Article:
I got my dog from the animal shelter in May, we estimated him to be about 10 months at the time. As soon as I signed the papers he reacted to a dog. I had no clue how bad it was, but I found out shortly. When we went for a 10 day checkup they had to remove us from the main waiting area and put us in a room by ourselves, then they escorted us back through the area with the dogs while several people cleared a path for us, it was bad. He even reacted to my other dogs if they were on leash. This made me think it was not aggression but real bad reactivity. He didn't only bark, he growled , lunged, hackles up and he looked and sounded vicious. He was not allowed in classes and I had him evaluated in June, July , and August by different trainers . The first trainer determined it was not aggression, as did the second and third trainer. They all had different training methods, so I combined everything. In the beginning a prong did nothing for him. From June to August I spent time at the park and pet stores daily with him. He was put behind barricades in a class in July and he was miserable and bored. I felt like nothing I did had worked. In August we met with another trainer and he ripped her arm open trying to get to another dog. She offered private training and I refused. By this time I found one person with a stable dog that was ok with mine meeting theirs. It was tough going the first 10 minutes, but after that he was fine and the next thing I knew the guy was jogging with both dogs behaving nicely down the street . I knew then he could do it. I contacted a GSD club and the day after the disaster with him ripping up the lady's arm we were at the club. The guy brought his senior GSD's about five feet away from Midnite and Midnite did nothing . He has never reacted again like he used to. Every now and then he will answer another dog that starts with him , but dogs walk right past him, even brushing against him and he is fine. They have used him for other reactive dogs to walk past. In mid September he got his CGC and became a certified therapy dog. He is a completely different dog now. It was a lot of work and he was taking in everything the whole time, he just needed it to click. I have never used a correction on him. It was all focus and redirection. I use a prong on him in class but I never correct him, he corrects himself. So in short it took 4.5 months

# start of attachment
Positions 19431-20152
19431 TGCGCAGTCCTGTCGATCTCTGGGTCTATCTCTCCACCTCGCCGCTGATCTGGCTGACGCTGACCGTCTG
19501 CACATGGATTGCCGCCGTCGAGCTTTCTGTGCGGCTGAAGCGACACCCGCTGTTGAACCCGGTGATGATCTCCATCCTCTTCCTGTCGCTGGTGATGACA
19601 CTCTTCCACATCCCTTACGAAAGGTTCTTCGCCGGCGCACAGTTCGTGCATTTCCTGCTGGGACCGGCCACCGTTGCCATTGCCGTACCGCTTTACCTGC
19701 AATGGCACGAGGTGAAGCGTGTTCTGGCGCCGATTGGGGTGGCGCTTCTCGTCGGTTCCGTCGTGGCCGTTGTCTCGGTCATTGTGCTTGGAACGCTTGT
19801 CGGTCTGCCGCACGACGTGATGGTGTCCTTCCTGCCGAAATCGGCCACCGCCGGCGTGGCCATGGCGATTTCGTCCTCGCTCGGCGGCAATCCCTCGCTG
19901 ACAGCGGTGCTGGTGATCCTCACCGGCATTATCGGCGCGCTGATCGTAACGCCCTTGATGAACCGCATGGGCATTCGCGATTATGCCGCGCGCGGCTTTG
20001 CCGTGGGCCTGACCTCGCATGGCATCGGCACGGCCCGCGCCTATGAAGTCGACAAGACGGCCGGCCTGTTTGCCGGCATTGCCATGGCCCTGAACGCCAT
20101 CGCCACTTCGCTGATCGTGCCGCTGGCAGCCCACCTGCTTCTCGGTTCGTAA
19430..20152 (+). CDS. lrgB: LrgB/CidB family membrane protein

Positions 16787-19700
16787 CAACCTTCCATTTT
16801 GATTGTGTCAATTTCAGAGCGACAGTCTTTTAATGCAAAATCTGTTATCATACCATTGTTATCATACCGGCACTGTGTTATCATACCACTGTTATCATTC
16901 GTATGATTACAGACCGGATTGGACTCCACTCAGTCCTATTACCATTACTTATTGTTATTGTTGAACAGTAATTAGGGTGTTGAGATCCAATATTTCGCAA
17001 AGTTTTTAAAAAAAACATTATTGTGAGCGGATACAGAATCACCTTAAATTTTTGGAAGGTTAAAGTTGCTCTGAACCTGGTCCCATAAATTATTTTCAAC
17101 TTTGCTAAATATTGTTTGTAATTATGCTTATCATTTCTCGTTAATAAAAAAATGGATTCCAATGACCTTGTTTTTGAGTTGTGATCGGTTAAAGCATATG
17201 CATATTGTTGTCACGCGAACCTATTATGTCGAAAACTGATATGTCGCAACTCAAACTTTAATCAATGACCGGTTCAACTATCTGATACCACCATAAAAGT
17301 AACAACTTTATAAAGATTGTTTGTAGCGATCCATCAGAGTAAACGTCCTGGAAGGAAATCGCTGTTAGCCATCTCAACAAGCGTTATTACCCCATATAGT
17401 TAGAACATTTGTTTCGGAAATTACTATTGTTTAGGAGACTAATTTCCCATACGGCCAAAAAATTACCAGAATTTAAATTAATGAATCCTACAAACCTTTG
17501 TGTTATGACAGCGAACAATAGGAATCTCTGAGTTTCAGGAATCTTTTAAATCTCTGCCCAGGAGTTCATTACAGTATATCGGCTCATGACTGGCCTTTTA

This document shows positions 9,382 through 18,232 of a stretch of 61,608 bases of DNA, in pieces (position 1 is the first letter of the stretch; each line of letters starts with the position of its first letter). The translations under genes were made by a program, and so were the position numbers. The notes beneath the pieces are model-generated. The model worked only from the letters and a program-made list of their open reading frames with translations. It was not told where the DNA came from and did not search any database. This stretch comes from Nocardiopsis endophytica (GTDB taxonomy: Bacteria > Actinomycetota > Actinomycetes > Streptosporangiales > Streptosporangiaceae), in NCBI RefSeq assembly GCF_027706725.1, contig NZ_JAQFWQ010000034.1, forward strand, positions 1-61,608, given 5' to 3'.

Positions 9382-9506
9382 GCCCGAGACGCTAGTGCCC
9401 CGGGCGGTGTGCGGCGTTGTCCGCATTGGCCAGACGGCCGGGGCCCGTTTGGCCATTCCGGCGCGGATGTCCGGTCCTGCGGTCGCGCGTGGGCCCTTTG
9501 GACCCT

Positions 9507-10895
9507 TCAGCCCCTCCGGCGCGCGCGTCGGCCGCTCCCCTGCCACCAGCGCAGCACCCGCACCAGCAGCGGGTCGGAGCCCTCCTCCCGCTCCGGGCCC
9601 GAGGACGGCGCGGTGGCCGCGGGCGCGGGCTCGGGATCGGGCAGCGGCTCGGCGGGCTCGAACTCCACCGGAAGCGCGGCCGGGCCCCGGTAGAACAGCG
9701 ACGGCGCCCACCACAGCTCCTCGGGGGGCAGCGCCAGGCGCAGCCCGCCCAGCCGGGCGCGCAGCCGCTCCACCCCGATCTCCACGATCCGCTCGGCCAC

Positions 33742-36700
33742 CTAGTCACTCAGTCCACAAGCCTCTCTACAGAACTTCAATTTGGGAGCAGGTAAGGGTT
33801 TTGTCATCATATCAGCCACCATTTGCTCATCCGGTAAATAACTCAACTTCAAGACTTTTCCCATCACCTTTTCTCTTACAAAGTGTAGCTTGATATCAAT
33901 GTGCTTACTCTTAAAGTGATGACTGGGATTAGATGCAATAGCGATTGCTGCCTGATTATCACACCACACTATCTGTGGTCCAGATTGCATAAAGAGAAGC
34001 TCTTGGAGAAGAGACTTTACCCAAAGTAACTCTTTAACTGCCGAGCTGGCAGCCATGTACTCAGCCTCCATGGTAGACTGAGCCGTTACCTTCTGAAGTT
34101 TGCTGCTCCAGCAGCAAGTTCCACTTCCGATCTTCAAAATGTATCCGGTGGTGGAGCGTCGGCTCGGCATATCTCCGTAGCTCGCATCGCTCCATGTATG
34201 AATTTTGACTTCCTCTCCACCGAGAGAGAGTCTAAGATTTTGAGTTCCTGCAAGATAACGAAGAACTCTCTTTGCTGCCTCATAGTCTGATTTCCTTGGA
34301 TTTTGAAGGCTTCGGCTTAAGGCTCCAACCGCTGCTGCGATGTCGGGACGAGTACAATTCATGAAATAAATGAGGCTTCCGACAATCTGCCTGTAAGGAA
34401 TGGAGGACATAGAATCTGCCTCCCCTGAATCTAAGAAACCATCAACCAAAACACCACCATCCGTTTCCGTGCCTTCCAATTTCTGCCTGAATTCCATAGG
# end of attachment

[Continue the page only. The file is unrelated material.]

Inspiring story!!